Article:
Home Outdoor education Massey’s mothers plan to launch outdoor home education module

Massey’s mothers plan to launch outdoor home education module


A pair of mothers and wellness practitioners near Massey, Ontario. are working on the launch of Pinecone Academy, a home education center focused on outdoor education.

Their goal is to anchor their program in the Ontario home schooling curriculum, but to include more emphasis on nature immersion, life skills and personal well-being.

Stacie Minten launches the academy alongside Kendra Rogers. Minten says the COVID-19 pandemic has exposed many gaps in traditional education models, which has helped inspire this different approach.

“Parents are overloaded. Children are stressed, their mental health suffers and there has to be another way to meet this need. [Rogers] is actually on a very large 45 acre property right off Highway 17, so she said, “Well, what if we open a forest-based school? Minten said.

Rogers has a background in holistic healing practices and Minten specializes in Inamojo, a children’s wellness program.

Classes will take place outdoors all year round, and some learning will take place in a 26-foot heated yurt. The team is currently doing crowdfunding to cover this purchase.

The co-founders inaugurated the Rogers property on July 20.

The pandemic inspires alternative solutions

Minten says the shift to virtual learning during the COVID-19 pandemic has exposed many challenges with the existing education system. These include poor and expensive connectivity, increased stress and deterioration in student mental health, and a lack of nearby options for residents of outlying areas.

Through conversations in the community, Minten says she has heard from many parents who are unwilling to send their children back to school this fall.

This first year at Pinecone Academy will have room for 10 children between kindergarten and first year. Minten and Rogers have yet to officially invite parents to register, but one spot is already claimed, plus one for each of their own children.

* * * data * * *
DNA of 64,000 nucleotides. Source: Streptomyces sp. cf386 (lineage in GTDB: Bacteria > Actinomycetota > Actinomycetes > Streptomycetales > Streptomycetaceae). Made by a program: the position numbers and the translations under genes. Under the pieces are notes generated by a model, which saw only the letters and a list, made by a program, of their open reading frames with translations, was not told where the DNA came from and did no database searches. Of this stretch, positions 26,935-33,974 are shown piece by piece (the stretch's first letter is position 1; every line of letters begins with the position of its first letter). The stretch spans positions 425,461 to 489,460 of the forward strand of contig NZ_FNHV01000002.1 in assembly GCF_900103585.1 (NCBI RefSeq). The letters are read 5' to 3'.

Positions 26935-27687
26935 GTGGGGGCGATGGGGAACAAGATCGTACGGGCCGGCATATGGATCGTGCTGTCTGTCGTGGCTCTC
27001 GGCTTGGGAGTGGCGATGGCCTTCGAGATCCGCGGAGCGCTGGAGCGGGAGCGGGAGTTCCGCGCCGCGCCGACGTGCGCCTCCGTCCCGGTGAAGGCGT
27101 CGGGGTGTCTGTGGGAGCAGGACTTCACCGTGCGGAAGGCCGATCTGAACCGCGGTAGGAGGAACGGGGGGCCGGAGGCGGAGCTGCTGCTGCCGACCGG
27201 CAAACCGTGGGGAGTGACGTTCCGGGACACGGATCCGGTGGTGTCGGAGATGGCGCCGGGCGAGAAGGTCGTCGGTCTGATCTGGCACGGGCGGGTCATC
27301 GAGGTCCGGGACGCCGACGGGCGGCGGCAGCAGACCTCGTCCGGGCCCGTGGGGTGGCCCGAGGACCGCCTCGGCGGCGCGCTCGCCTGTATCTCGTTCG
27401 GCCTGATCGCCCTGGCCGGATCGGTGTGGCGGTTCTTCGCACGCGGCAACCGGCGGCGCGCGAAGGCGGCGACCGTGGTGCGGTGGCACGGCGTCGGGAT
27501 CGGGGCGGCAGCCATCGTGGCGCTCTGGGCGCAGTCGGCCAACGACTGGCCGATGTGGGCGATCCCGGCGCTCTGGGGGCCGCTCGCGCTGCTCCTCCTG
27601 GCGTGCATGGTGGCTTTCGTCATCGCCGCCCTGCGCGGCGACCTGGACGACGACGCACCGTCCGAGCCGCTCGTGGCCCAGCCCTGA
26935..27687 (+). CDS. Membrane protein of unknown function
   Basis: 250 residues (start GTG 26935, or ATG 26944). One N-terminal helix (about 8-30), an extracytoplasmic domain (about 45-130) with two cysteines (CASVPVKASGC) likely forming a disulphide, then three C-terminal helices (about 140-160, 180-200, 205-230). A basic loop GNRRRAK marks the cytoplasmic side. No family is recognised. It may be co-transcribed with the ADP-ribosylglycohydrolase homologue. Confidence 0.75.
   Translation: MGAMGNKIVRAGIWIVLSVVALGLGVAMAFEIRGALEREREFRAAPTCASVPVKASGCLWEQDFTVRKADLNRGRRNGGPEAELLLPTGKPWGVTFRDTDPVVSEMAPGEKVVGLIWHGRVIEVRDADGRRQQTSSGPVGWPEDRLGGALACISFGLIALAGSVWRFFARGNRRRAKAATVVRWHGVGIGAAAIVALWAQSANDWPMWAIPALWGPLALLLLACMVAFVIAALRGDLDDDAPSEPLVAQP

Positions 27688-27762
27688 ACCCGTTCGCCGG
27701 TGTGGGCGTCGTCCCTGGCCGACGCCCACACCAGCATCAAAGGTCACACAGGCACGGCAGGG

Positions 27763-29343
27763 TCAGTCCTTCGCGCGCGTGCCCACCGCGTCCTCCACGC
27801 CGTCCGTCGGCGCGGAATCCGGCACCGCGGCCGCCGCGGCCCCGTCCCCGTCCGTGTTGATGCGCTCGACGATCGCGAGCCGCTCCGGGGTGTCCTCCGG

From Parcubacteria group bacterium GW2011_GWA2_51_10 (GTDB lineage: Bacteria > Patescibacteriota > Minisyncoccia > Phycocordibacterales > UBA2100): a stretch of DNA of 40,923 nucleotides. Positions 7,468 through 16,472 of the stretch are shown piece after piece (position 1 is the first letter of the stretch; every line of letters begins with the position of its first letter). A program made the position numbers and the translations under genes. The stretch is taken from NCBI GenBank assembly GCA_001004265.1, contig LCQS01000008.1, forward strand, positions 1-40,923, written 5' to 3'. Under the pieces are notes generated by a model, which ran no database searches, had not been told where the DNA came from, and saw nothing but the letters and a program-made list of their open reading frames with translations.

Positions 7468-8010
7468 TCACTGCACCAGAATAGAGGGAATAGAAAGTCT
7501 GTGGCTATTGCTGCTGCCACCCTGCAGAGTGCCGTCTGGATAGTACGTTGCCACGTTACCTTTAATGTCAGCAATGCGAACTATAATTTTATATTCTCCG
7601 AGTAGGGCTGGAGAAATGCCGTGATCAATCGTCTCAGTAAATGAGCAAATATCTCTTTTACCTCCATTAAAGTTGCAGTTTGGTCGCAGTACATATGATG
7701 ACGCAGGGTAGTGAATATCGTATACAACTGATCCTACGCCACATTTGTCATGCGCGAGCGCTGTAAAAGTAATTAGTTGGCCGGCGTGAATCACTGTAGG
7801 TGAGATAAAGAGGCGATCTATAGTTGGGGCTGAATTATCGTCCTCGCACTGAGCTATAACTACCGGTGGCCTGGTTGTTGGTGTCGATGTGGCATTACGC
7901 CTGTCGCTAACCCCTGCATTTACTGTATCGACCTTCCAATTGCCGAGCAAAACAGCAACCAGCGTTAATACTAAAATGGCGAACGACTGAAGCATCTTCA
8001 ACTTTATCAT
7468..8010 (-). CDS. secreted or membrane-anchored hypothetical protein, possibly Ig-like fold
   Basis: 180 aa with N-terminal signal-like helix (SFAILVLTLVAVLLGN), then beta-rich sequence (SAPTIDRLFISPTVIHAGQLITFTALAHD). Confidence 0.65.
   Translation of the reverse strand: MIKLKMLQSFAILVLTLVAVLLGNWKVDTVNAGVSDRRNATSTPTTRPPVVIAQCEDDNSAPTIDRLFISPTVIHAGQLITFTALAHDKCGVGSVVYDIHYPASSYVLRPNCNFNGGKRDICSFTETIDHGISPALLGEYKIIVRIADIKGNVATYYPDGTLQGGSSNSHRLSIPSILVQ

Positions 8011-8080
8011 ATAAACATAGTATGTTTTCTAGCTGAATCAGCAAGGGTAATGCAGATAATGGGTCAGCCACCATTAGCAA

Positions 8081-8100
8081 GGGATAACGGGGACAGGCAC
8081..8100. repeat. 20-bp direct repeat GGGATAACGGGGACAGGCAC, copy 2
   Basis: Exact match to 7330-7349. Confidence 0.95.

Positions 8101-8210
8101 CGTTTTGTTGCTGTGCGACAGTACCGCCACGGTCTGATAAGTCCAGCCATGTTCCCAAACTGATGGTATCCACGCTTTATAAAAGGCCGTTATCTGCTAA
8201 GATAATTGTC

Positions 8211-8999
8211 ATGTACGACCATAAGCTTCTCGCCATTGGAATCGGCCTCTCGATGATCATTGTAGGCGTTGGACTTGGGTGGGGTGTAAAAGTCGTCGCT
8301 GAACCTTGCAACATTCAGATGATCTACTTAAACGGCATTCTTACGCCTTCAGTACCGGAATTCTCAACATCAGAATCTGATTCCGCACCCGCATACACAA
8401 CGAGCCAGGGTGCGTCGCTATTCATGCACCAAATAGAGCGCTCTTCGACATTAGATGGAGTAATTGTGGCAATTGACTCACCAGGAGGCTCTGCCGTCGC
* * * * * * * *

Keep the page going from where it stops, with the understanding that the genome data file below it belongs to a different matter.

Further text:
They plan to run the program three days a week and expect costs to be around $ 40 a day.

A generalized voluntary effort

Rogers and Minten say they plan to run much of the education and wellness programs themselves, but they have a growing network of supporters who can offer their expertise.

“We bring in various teachers to teach, who do it on a completely volunteer basis, which is amazing how the community has come together and supports this,” Minten said.

Visiting professors will focus on essential concepts such as literacy, science and math. The co-founders also formed a partnership with a First Nations Elder who will provide traditional teachings to the children.

The Pinecone Academy board is nearing completion, says Minten, and includes many of the above volunteers.

The team intends to grow in the future

Minten says the plan for Pinecone Academy’s second year is to register it as a nonprofit, which will allow it to seek more funding and hopefully attract more educators.

“We’re looking to develop this from Kindergarten through Grade 8 because we have a lot of room for growth,” Minten said.

Home school pods have grown in popularity during the pandemic. Minten says the academy’s current setup will classify it as an independent school.

Children will learn gardening, help take care of the yurt itself, and learn about the ecosystems around them. To make sure the structure would be appropriate for a northern climate, Minten and Rogers visited a nearby farm whose owner uses a yurt similar to his home.

It doesn’t sound like much yet, but the property of co-founder Kendra Rogers will soon be home to Pinecone Academy. (Submitted by Kendra Rogers)

Education scholar says outdoor learning is beneficial

Carlo Ricci, an education professor at Nipissing University, says there are “gentler, more loving” ways to educate children, as opposed to the publicly funded education system. (Submitted by Carlo Ricci)

Carlo Ricci, a graduate professor at the Schulich School of Education at Nipissing University, says outdoor education provides excellent sensory experiences and can enrich a young person’s learning compared to an institutional setting.

“Home schooling is… a recognition that learning takes place everywhere, all the time. And so, there are all kinds of ways that are less stressful, gentler, more confident, respectful, caring and compassionate,” explains Ricci.

His studies have often focused on alternative forms of learning such as home schooling. He says moving away from institutional settings gives instructors more flexibility to tailor learning to a student’s needs, while using the curriculum as a guide for the topics to be covered.

“If we are interested in democracy and want people to really get in touch with who they are and what their interests and passions are, it makes perfect sense that we give them freedom, choice and freedom. autonomy, ”he says.

Ricci says an outside executive is also talking about policies regarding physical distancing that emerged during the COVID-19 pandemic.